The final date is quickly approaching, with only one week left to finish work on Trugbild. Last week was extremly busy (including a business trip), so I didn’t make much progress on it. To compensate for this I sat down the whole weekend to push progress on the project, and I can happily announce that all coding work on the game is done.
I finalized the ending screen, which now has two (slightly) different visuals, depending on the player’s bias. In my last posting I wrote that each answer changes your bias towards the negative or positive, and depending on this final bias the game will display a different “ending”. Though don’t expect endings like you used to be from games like Silent Hill, just simply different screens with different texts depending on your choices.
The game now also has a final scene that you can reach when answering all questions in time, kinda like a “happy ending” which will also influence the ending. And to make things more interesting, the game speeds up with the number of decisions taken. The further you go, the quicker you’ll have to react (or you’ll die like shown in the last posting).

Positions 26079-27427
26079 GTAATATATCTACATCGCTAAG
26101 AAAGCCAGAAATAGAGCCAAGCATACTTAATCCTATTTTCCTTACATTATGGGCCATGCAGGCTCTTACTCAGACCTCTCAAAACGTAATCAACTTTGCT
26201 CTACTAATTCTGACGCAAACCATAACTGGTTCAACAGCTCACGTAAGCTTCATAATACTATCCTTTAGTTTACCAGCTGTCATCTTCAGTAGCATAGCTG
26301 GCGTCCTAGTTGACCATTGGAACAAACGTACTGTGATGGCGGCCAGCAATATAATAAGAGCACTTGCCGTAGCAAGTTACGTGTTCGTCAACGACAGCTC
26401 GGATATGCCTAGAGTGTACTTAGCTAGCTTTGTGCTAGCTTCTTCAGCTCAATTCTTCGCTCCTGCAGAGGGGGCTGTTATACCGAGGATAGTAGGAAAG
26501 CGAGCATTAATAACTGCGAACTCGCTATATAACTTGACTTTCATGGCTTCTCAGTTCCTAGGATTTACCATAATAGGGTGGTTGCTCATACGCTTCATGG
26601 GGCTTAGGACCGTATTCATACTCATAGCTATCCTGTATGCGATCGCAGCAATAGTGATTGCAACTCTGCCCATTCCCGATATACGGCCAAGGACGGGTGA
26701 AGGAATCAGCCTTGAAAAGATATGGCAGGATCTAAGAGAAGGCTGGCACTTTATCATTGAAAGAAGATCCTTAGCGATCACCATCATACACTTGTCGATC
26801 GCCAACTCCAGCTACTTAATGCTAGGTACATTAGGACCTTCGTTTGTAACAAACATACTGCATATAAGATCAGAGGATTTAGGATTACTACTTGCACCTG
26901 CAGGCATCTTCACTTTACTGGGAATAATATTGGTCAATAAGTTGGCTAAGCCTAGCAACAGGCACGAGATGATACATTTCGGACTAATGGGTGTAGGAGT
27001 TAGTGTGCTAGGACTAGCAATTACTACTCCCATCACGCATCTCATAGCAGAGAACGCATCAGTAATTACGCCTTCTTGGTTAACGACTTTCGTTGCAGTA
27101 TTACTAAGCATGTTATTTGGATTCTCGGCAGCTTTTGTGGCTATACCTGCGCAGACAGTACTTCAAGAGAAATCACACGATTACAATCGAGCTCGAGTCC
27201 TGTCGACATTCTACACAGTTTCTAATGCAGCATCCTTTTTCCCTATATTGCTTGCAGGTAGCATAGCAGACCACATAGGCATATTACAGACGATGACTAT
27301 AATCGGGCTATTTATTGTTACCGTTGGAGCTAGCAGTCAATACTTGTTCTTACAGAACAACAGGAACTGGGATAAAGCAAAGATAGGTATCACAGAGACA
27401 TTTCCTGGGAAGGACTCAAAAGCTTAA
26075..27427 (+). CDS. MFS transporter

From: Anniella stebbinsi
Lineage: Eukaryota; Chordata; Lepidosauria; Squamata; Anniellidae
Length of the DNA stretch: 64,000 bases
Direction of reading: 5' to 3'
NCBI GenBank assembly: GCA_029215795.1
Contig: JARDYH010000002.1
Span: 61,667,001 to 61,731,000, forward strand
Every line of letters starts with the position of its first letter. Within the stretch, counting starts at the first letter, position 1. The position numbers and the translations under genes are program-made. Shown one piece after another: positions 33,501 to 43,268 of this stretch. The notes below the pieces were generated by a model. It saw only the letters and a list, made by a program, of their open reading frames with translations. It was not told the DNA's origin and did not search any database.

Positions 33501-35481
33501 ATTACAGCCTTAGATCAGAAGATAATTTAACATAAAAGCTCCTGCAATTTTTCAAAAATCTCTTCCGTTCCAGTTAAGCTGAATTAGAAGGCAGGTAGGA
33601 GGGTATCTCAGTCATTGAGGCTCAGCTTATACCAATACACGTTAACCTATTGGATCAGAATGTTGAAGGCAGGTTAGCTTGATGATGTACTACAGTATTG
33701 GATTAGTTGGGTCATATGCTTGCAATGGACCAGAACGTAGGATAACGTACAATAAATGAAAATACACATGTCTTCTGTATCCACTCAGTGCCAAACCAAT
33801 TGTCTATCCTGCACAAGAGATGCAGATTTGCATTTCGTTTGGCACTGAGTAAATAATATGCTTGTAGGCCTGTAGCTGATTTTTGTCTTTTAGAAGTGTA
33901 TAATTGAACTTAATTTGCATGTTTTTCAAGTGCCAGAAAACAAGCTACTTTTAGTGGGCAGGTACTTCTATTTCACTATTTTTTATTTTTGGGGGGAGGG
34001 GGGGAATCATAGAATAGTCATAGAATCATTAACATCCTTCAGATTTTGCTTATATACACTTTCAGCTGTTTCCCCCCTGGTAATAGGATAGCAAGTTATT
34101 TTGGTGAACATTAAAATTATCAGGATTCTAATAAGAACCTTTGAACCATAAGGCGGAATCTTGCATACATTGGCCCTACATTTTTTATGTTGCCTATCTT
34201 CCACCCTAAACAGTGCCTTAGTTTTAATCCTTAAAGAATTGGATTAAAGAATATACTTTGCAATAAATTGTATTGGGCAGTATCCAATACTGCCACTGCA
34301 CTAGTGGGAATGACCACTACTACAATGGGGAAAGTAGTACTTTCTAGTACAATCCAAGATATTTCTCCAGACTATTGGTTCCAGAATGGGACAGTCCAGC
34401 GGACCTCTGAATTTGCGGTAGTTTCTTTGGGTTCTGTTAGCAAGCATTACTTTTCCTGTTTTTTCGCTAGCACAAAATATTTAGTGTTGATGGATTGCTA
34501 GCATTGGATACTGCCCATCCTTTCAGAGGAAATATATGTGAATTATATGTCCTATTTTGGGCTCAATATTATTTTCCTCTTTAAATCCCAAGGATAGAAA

And last but not least I slipped in an additional visual styles. I had a mockup for this made with Photoshop some time ago, and decided to put this one in during this afternoon. So in addition to holes, corridors and doors, you’ll now also see ladders that your character can climb. This should add to the diversity of the game, and if time permits I may add one of the other additional visual styles I’ve pinned down in my design document.
I even found time to package and release a prototype for people to test (over at the PGD forums), mostly to check hardware compatibility. As this prototype seems to run fine on different hardware (even on integrated Intel GPUs) and all the gameplay elements are in, I’m pretty much finished with coding. The project is currently standing at roughly 4,500 LOC (not counting all the existing stuff from my basecode), and the project’s directory grew to ~ 250 MBytes. The final release will be at roughly 30 MBytes, and will be available for windows first. I plan on having a linux version out at a later point, and I’d love to see it on android (maybe with XE5), though I haven’t decided on that yet.
And to close this posting off, here are two debugging screenshots, displaying the (up to) 6 different frame buffer objects the game uses to compose it’s visuals :
So the final week of the contest will be used to create content for the game, which means writing dialogue and adding much more decisions.